The Tasmanian Government has committed to a national approach for PFAS by becoming a signatory to the Intergovernmental Agreement on a
National Framework for Responding to PFAS Contamination (the Agreement) which includes the PFAS National Environmental Management Plan (NEMP). The PFAS NEMP was endorsed by Australia's Environment Ministers with the aim of providing governments with a consistent, practical, risk-based framework for the environmental regulation of PFAS-contaminated materials and sites. It provides technical information and seeks to achieve a consistent approach to management of PFAS contaminated sites across the country. It is an adaptive plan, able to respond to emerging research and knowledge.
to the Council of Australian Governments website to view the Agreement on a
National Framework for Responding to PFAS Contamination and related documents such as the PFAS Contamination Response Protocol.
Consultation on Draft of Version 2 of the PFAS NEMP
The Heads of EPAs (HEPA) National Chemicals Working Group (NCWG) has been working to clarify and expand on the guidance in the NEMP. This work is consistent with the commitment by HEPA that the NEMP will be a living document and updated as required. A further and more comprehensive review of the PFAS NEMP will be undertaken in 2023.
Stakeholders are invited to consider and provide feedback on the aspects of the NEMP that are either new or significantly revised. Written submissions can be emailed to PFASstandards@environment.gov.au at any time from 1 March to 31 May 2019. A consultation session will be held in Hobart on Wednesday 20 March 2019; details will be provided on the link below when finalised. EPA Tasmania will be contacting known stakeholders directly. If you did not attend the previous consultation and wish to be added to the stakeholder list to receive consultation details, write to ContaminatedSites@epa.tas.gov.au.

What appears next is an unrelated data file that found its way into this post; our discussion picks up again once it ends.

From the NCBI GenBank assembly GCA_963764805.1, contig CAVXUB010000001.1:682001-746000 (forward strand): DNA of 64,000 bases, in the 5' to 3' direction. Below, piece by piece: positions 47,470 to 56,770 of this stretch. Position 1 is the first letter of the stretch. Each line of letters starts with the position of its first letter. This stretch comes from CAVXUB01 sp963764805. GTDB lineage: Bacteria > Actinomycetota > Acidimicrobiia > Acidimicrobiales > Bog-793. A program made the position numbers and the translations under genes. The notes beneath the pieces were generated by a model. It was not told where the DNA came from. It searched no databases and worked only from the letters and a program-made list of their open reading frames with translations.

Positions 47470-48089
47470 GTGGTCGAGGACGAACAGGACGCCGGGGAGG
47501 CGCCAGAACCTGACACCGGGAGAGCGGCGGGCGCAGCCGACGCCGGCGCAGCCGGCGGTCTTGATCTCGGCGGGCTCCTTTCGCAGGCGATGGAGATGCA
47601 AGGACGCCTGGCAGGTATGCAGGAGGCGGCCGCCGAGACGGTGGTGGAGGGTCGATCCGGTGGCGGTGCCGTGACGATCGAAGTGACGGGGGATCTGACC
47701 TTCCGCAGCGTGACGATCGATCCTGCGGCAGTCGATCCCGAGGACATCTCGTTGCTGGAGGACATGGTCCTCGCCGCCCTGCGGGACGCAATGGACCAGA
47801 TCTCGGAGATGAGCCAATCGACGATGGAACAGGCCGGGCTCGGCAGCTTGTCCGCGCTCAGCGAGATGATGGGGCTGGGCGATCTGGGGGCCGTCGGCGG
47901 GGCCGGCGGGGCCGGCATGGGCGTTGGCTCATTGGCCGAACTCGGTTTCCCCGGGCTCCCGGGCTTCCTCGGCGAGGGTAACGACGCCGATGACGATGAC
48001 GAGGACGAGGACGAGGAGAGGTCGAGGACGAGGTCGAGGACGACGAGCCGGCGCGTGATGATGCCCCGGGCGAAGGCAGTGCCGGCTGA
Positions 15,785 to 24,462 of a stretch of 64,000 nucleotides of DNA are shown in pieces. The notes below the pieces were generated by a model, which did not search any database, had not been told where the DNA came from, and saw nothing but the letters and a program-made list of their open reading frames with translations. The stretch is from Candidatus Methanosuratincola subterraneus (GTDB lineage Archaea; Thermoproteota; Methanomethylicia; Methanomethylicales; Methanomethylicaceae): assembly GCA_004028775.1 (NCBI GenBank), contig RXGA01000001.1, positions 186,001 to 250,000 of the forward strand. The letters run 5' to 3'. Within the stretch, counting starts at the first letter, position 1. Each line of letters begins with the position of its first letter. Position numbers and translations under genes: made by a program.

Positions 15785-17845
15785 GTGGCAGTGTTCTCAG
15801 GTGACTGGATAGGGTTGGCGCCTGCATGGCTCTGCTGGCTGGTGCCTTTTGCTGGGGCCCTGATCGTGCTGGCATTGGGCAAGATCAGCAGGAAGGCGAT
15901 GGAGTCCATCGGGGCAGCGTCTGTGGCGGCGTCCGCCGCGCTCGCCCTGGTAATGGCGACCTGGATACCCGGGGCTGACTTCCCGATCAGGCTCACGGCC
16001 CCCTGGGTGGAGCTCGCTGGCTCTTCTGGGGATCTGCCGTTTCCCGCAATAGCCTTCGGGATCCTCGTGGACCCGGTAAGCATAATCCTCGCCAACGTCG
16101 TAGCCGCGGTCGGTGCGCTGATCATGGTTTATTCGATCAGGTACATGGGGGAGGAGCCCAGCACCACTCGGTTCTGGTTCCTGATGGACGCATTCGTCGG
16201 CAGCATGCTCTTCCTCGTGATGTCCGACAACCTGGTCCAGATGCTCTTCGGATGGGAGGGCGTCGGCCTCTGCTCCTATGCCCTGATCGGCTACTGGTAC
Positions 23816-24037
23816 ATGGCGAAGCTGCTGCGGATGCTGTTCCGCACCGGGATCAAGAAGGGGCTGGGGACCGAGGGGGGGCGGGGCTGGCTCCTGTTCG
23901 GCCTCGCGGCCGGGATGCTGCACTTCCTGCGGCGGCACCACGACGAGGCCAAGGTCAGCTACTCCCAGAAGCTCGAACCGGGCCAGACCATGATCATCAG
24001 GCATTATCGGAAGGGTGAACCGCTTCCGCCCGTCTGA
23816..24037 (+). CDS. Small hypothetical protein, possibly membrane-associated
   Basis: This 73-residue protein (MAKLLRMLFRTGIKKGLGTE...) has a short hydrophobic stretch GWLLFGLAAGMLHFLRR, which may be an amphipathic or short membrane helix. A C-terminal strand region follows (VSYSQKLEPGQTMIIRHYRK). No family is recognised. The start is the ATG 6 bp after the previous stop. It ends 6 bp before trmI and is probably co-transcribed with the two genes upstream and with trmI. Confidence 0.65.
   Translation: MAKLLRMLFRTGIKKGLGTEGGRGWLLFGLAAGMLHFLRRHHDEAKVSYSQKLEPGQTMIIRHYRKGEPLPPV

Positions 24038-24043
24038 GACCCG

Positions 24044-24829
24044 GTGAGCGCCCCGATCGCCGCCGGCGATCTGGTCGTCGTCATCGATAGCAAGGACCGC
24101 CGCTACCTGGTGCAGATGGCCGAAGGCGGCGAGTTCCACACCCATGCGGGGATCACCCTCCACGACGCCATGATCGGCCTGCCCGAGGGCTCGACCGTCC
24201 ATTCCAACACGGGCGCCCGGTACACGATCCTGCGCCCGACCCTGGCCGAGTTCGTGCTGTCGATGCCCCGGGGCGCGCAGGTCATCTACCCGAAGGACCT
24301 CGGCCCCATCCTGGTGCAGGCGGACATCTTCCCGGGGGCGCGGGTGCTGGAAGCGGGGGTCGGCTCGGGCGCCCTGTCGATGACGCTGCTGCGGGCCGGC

Version 2 of the draft NEMP, a response template and the consultation schedule is available at www.epa.vic.gov.au/your-environment/land-and-groundwater/pfas-in-victoria/pfas-nemp-2-0
Tasmanian PFAS Action Plan
To progress implementation of the Agreement, an interagency Steering Committee chaired by the EPA Director has prepared a
PFAS Action Plan for Tasmania. The Plan was developed with input from agencies within Government that are responsible for the management of PFAS, including the Department of Police, Fire and Emergency Management (DPFEM), and Tasmanian Ports Corporation.
The PFAS Action Plan was endorsed by the Tasmanian Government in September 2018. It identifies specific actions and areas of responsibility which align with those specified by the Agreement and subordinate documents.
The PFAS Action Plan includes conducting an inventory to identify past PFAS use at sites around the State along with any sites where the chemicals may be being stored and any areas where the chemicals may still be in use, and if so, how they are being used. It includes investigating the presence of PFAS across the broader Tasmanian environment and determining the responsible parties for any sites where the chemicals are present. It outlines the need to manage identified sites on the basis of the risks they present and specifies how the management of PFAS will be integrated into the EPA's ongoing regulation of level 2 activities and contaminated sites.